But in case it should happen that, by means of the said unions being carried into effect, or from some other cause, the said seminary should be found to be wholly or in part endowed, then shall the portion, deducted as above from all benefices and incorporated by the bishop, be remitted, either wholly or in part, as the actual circumstances shall require. But if the prelates of cathedrals, and of the other greater churches, should be negligent in erecting the said seminary, and in preserving the same, and refuse to pay their share; it will be the duty of the archbishop sharply to reprove the bishop, and to compel him to comply with all the matters aforesaid, and of the provincial Synod to reprove and to compel in like manner the archbishop, and sedulously to provide that this holy and pious work be as soon as possible proceeded with, wherever it is possible. The bishop shall annually receive the accounts of the revenues of the said seminary, in the presence of two deputies from the Chapter, and of the same number deputed from the clergy of the city.
Furthermore, in order that the teaching in schools of this nature may be provided for at less expense, the holy Synod ordains, that bishops, archbishops, primates, and other Ordinaries of places, shall constrain and compel, even by the substraction of their fruits, those who possess any dignities as professors of theology, and all others to whom is attached the office of lecturing, or of teaching, to teach those who are to be educated in the said schools, personally, if they be competent, otherwise by competent substitutes to be chosen by themselves, and to be approved of by the Ordinary. And if, in the judgment of the bishop, those chosen are not fit, they shall noniminate another who is fit, without any appeal being allowed; but should they neglect to do this, the bishop himself shall depute one. And the aforesaid masters shall teach those things which the bishop shall judge expedient. And, henceforth, those offices, or dignities, which are called professorships of theology, shall not be conferred on any but doctors, or masters, or licentiates in divinity, or canon law, or on other competent persons, and such as can personally discharge that office; and any provision made otherwise shall be null and void: all privileges and customs whatsoever, even though immemorial, notwithstanding.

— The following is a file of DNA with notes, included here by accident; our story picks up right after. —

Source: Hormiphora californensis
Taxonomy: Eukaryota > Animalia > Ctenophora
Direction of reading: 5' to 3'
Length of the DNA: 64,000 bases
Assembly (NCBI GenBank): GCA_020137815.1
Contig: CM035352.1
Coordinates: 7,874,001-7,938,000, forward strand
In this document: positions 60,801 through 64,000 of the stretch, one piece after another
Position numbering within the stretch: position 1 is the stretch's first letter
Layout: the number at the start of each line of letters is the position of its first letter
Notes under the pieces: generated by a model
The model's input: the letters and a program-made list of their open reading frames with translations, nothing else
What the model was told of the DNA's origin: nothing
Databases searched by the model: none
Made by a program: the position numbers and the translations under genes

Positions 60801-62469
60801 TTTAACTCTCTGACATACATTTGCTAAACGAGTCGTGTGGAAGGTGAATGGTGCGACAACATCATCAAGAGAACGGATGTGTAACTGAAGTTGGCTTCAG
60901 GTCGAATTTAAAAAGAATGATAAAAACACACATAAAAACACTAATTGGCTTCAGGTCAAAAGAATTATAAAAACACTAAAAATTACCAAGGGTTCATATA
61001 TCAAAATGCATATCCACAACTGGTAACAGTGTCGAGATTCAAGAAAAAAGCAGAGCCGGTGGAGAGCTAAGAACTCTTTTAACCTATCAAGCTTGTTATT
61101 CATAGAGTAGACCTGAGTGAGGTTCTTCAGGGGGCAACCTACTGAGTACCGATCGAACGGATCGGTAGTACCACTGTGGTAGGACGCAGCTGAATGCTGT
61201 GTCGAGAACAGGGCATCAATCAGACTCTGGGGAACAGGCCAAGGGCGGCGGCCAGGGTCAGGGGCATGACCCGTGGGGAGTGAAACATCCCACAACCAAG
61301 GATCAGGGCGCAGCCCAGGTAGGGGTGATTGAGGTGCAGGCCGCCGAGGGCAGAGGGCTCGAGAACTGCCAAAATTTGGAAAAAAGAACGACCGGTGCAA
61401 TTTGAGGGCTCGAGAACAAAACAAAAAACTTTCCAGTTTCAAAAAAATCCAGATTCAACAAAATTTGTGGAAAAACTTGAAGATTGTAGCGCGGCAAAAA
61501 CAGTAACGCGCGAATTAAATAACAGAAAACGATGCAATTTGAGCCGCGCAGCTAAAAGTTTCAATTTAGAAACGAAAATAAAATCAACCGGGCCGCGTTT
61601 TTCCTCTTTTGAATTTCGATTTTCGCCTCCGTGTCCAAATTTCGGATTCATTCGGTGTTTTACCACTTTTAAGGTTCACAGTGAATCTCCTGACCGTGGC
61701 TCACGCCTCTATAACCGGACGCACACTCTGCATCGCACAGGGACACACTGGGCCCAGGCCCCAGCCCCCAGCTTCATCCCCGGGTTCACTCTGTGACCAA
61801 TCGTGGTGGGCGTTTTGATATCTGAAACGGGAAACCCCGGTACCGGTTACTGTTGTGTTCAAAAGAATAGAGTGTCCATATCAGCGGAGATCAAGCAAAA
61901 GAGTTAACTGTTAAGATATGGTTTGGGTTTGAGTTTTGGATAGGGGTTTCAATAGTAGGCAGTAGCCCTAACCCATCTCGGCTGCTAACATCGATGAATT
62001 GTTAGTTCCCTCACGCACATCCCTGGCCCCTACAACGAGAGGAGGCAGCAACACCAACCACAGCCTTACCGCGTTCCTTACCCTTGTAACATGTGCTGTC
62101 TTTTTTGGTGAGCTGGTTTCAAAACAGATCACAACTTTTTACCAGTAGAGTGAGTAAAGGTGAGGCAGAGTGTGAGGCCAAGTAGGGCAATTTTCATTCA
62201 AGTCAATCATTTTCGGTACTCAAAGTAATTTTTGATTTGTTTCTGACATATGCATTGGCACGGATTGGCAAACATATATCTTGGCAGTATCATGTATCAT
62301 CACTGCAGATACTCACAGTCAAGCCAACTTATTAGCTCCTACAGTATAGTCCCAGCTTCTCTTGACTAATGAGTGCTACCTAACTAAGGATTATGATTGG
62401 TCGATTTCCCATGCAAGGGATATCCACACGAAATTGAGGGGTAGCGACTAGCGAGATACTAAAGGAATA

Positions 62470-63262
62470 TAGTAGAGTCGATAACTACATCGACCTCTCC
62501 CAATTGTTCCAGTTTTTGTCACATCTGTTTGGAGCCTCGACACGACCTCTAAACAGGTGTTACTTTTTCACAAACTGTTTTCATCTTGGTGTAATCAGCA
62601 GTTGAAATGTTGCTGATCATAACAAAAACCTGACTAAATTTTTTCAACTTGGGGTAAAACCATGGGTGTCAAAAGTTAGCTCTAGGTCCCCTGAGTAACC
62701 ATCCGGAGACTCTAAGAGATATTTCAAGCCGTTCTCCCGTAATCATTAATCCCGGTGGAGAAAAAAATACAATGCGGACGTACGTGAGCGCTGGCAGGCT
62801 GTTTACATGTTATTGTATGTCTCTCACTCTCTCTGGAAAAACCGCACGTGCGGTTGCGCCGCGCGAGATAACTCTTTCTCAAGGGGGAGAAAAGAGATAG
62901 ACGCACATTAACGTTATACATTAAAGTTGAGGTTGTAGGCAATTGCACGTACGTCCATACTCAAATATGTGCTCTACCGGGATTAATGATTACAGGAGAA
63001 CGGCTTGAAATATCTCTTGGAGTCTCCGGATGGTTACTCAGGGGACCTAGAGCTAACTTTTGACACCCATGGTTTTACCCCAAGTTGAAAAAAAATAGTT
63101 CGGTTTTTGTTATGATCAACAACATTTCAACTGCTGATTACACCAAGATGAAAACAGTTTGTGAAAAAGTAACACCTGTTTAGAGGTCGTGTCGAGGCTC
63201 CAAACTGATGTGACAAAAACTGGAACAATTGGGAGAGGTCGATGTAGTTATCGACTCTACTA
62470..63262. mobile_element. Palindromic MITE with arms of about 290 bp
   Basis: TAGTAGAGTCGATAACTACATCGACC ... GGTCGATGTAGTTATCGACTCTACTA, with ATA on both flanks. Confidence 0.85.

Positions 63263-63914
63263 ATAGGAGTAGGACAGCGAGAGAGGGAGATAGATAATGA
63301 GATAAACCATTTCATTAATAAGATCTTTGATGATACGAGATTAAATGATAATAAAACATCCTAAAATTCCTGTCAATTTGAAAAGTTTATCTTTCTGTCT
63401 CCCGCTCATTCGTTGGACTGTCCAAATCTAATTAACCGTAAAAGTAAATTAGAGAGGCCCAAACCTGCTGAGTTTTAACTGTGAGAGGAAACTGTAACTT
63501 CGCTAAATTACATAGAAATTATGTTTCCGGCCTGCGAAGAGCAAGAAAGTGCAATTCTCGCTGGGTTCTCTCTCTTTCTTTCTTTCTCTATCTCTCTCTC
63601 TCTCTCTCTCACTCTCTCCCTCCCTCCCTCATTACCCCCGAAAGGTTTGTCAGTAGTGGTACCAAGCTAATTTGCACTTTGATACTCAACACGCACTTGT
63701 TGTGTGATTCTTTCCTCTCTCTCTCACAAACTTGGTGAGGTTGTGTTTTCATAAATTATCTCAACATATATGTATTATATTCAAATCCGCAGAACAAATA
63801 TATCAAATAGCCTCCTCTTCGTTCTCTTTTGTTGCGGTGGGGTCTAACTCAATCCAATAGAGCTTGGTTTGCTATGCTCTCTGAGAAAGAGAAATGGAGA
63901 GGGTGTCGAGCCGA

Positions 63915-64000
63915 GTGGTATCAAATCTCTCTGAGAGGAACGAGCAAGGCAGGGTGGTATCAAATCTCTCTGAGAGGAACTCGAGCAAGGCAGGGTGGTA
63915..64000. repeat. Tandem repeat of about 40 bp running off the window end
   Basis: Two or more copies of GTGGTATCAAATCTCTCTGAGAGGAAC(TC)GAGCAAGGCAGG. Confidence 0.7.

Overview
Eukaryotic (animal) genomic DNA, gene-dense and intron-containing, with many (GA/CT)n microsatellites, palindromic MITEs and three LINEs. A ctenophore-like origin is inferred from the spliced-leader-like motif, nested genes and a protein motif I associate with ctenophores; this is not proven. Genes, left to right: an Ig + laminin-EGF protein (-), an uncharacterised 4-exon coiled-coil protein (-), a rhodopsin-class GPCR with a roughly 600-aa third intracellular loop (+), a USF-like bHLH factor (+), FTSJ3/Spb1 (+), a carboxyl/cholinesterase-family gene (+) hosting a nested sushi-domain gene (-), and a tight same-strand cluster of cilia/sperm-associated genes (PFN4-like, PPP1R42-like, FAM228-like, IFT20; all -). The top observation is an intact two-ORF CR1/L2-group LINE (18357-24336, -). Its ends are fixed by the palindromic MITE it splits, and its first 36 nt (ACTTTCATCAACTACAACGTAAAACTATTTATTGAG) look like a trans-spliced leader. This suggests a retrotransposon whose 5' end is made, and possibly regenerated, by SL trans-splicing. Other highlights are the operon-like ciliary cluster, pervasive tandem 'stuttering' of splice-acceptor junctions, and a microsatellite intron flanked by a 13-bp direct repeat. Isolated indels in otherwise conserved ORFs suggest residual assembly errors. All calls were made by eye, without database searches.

But if the churches in any province labour under so great poverty, as that a college cannot be established in certain (churches) thereof; the provincial Synod, or the metropolitan, aided by the two oldest suffragans, shall take care to establish one or more colleges, as shall be judged expedient, in the metropolitan, or in some other more convenient church of the province, out of the revenues of two or more churches, in which singly a college cannot conveniently be established, and there shall the youths of those churches be educated.
But in churches which have extensive dioceses, the bishop may have one or more seminaries in the diocese, as to him shall seem expedient; which seminaries shall however be entirely dependent in all things on the one erected and established in the (episcopal) city.
Finally, if, either upon occasion of the said unions, or the taxation, or assignment, and incorporation of the above-named portions, or from some other cause, there should happen to arise any difficulty, by reason of which the institution, or maintenance of the said seminary may be hindered or disturbed, the bishop with the deputies as above, or the provincial Synod according to the custom of the country, shall have power, regard being had to the character of the churches and benefices, to regulate and order all and singular the matters which shall seem necessary and expedient for the happy advancement of the said seminary, even so as to modify or enlarge, if need be, the contents hereof.
INDICTION OF THE NEXT SESSION.
Moreover, the same sacred and holy Synod of Trent indicts the next ensuing Session for the sixteenth day of the month of September; in which it will treat of the sacrament of Matrimony, and of such other matters, if there be any, relative to the doctrine of faith as can be expedited, as also on provisions for bishoprics, dignities, and other ecclesiastical benefices, and divers articles of Reformation.
The Session was prorogued to the eleventh day of November, MDLXIII.